As one of India’s bestselling non-fiction authors, economist Sanjeev Sanyal probably wrote Life Over Two Beers and Other Stories as an antidote to a long-standing trend—the tendency to pass off only long-form novels and well-researched tomes as respectable work. It is a collection of 14 short stories and a few poems.
His inspirations for this book are varied, though peppered with strong influences of P.G. Wodehouse (starting from the cover) and other satire writers like Ernest Hemingway.
His stories draw heavily from real-life places and characters, which include a Mumbai housewife, a Delhi socialite, Singapore bond traders, NGO do-gooders and even pretentious journalists. Sanyal captures their emancipation, their world and even their flaws and pegs them all to recent incidents in the news.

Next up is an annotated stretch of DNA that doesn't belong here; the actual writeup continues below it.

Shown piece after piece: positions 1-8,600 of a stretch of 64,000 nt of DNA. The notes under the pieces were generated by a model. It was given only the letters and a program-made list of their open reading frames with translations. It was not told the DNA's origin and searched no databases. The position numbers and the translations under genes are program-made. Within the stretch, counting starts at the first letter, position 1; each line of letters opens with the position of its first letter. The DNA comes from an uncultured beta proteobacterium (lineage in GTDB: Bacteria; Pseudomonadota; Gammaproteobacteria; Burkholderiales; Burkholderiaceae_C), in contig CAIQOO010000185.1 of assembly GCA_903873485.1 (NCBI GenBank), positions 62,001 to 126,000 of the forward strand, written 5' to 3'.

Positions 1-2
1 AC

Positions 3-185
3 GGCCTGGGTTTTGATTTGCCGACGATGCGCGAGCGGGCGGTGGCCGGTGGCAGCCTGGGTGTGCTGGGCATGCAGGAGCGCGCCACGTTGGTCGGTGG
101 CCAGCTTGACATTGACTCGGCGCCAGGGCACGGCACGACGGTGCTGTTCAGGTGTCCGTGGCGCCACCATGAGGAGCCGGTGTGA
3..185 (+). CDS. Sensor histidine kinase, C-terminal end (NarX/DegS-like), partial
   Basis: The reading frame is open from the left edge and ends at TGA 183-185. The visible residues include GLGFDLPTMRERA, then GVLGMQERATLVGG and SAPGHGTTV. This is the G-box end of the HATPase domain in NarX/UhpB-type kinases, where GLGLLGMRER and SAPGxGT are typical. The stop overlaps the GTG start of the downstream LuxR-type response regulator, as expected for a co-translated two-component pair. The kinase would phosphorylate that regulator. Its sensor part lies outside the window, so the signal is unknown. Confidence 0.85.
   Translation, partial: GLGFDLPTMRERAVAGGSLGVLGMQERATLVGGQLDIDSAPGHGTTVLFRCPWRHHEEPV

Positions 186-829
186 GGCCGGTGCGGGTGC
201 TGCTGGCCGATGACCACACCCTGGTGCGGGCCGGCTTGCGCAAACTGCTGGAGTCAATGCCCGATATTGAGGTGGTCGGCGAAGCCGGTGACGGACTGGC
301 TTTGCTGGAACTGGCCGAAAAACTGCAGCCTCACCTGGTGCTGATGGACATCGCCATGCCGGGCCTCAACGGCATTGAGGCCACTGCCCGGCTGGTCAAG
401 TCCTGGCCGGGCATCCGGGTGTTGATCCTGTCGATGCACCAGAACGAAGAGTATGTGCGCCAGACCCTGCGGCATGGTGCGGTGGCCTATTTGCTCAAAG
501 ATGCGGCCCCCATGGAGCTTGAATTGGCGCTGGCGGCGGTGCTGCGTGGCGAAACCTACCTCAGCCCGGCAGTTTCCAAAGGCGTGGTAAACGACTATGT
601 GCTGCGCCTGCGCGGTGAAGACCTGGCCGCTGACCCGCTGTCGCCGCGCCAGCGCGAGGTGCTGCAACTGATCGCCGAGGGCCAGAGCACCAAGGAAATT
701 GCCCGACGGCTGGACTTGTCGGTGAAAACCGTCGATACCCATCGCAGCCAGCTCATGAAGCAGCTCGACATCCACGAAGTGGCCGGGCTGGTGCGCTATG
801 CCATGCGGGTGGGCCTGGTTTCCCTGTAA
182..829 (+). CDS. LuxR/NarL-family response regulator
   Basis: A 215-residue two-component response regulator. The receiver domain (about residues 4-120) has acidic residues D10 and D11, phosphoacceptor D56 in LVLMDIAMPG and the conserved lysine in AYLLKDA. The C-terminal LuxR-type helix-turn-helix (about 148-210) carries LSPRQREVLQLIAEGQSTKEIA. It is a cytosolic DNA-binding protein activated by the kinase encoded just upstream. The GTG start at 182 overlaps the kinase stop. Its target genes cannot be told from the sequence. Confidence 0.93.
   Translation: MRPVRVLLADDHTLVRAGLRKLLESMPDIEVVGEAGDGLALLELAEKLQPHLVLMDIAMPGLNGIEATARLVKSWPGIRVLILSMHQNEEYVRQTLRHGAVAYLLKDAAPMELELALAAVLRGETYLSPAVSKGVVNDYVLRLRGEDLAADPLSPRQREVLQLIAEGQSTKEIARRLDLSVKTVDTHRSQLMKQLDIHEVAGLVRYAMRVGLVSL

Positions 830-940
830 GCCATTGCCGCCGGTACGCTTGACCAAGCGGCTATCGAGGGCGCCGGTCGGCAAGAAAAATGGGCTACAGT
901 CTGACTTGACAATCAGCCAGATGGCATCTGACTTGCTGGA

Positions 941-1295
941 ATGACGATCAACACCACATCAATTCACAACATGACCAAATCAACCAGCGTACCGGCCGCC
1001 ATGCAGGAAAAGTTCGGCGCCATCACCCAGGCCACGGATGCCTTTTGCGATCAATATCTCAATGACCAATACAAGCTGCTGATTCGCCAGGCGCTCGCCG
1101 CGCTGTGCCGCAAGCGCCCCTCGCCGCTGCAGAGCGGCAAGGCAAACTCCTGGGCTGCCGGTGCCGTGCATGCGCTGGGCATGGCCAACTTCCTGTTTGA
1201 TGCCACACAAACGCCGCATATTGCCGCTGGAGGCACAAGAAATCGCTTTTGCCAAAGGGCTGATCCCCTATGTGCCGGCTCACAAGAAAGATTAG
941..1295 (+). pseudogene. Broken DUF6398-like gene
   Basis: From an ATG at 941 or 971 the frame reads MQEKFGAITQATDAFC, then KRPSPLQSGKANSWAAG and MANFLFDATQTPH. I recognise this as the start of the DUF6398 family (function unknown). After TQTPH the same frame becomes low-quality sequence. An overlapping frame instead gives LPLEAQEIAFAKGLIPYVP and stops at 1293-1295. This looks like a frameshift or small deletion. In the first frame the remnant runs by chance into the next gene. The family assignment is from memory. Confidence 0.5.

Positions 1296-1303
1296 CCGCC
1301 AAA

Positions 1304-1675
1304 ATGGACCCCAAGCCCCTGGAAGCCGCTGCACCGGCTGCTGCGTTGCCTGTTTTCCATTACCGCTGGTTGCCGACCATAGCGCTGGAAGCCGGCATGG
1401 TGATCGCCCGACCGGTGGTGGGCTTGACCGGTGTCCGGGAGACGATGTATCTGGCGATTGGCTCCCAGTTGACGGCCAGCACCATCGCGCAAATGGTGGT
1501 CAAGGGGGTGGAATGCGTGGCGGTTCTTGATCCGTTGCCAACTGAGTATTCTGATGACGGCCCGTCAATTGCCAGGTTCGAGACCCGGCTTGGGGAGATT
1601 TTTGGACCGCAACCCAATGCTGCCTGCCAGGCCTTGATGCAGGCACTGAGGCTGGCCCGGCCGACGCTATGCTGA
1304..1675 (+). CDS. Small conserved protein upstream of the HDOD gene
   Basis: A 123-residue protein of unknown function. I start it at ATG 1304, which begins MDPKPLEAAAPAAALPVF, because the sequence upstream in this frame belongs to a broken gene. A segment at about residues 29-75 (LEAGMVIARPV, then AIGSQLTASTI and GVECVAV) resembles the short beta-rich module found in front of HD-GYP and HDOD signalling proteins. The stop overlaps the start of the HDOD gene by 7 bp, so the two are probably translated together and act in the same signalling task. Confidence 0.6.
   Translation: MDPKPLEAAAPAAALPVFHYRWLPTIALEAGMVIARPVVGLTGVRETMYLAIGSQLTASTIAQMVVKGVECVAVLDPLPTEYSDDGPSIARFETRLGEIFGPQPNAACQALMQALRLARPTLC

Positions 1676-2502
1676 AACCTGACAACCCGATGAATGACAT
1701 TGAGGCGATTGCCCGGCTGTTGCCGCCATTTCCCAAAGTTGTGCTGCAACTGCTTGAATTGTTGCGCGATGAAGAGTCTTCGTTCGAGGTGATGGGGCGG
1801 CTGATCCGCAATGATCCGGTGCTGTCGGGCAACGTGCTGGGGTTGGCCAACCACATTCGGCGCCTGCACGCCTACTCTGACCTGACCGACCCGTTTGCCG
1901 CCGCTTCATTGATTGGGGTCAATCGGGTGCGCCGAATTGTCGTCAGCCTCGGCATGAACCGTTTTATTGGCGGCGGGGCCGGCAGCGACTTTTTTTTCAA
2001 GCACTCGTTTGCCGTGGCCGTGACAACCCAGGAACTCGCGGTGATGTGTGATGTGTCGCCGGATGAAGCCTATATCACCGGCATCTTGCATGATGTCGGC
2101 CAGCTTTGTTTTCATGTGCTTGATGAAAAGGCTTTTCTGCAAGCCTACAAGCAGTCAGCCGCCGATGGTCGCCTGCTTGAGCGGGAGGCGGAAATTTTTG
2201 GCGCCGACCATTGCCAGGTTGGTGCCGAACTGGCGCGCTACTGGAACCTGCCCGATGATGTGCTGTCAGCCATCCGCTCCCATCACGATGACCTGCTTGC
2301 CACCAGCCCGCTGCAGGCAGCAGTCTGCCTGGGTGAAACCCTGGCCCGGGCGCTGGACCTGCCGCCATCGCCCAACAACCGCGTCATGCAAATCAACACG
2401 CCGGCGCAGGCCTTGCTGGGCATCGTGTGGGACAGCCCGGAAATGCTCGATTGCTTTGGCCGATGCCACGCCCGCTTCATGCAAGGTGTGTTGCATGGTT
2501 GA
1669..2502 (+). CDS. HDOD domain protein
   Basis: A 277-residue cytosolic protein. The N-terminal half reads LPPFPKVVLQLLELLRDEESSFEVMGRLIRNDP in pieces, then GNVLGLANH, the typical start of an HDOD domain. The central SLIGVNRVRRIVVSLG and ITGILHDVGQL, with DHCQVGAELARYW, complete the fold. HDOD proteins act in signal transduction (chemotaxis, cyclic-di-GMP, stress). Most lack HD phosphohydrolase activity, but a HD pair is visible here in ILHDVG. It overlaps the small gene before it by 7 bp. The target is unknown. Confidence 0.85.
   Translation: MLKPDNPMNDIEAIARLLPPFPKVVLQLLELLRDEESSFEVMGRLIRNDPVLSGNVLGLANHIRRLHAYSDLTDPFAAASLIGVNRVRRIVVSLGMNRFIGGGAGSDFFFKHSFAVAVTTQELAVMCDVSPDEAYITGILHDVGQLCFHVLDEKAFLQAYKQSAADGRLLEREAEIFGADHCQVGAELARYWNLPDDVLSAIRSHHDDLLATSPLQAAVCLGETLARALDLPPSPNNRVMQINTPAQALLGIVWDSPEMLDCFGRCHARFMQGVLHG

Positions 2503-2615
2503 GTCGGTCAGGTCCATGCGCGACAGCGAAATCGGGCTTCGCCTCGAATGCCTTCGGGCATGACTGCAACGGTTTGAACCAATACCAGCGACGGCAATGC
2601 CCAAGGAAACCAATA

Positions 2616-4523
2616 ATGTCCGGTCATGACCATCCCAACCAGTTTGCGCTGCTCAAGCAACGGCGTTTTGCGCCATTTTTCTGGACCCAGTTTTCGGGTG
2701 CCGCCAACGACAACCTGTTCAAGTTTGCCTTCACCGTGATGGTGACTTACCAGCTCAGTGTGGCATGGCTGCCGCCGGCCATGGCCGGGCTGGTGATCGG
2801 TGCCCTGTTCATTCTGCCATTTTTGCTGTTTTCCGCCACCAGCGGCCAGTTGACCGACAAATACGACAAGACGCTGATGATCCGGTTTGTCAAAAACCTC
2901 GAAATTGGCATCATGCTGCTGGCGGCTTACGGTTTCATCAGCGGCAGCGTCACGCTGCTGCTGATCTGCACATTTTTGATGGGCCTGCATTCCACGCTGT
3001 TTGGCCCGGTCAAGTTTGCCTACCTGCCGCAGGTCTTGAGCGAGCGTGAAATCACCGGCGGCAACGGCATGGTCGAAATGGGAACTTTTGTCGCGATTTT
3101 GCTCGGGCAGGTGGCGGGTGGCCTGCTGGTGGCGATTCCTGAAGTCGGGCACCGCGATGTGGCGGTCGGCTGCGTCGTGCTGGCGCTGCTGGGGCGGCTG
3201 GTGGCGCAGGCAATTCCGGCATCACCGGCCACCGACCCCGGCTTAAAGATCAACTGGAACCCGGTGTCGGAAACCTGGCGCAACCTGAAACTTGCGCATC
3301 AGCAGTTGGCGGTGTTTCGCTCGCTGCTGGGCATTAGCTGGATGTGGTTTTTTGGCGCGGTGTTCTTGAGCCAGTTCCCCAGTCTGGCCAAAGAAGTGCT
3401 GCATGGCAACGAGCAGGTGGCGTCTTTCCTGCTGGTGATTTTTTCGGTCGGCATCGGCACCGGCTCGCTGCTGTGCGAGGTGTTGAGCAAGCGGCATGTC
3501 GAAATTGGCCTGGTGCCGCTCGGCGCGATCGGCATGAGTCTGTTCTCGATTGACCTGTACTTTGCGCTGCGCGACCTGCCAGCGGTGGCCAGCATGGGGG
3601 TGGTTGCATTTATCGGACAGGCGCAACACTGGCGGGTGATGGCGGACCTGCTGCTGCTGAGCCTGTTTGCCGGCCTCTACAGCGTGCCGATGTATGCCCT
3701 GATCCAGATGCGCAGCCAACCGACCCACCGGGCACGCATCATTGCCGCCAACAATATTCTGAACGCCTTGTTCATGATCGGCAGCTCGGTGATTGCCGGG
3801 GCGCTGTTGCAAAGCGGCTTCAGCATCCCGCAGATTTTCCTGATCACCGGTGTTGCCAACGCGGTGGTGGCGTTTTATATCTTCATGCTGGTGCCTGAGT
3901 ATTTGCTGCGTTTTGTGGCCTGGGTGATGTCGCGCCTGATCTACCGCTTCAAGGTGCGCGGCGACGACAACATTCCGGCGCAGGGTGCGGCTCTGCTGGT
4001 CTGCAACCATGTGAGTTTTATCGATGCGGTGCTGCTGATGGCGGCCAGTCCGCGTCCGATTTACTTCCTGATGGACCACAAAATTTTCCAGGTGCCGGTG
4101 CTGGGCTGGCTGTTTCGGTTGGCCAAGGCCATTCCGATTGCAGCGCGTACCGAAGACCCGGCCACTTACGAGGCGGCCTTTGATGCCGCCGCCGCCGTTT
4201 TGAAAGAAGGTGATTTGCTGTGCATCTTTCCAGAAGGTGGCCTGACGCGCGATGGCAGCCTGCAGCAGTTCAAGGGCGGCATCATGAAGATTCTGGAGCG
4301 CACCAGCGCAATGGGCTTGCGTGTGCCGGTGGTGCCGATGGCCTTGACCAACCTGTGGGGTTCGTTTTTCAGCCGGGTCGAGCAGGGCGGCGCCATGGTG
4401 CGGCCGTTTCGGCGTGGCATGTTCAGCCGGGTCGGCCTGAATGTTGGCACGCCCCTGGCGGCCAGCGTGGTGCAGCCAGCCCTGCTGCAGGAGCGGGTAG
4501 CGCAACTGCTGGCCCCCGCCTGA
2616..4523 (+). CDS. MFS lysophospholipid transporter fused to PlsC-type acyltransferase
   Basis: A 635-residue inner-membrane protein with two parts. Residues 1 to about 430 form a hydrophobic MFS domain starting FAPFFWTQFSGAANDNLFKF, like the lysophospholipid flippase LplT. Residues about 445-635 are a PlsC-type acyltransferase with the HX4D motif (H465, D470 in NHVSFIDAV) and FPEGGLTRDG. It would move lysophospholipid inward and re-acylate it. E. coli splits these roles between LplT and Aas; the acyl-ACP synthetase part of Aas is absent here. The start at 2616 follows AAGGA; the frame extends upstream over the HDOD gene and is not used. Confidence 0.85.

An urban theorist and known Marx critic, Sanyal also takes on long-held social beliefs and group dynamics—particularly those in the city of his origin, Kolkata. Single men feature as the central character in most of his stories. Some like ‘The Troll’ and ‘Conference Call’ dive deep to explore the impact of technology on our lives.
Sanyal had started this work of fiction well before joining the government, intending to fill a void left by satire writers like R.K. Narayan and Anita Desai. “No equivalent writer had emerged in our times,” said Sanyal.
His poems, too, are rich in satire. Sample these lines from his poem ‘Forbidden Dreams’ in this book: “Are we the prisoners of our memories? But, whose memories? Mine? Or yours?”
Life Over Two Beers and Other Stories could be your perfect companion on that trip to places where there is no cellular network.
Life Over Two Beers and Other Stories
By Sanjeev Sanyal
Published by Penguin Random House
Price Rs 250; pages 232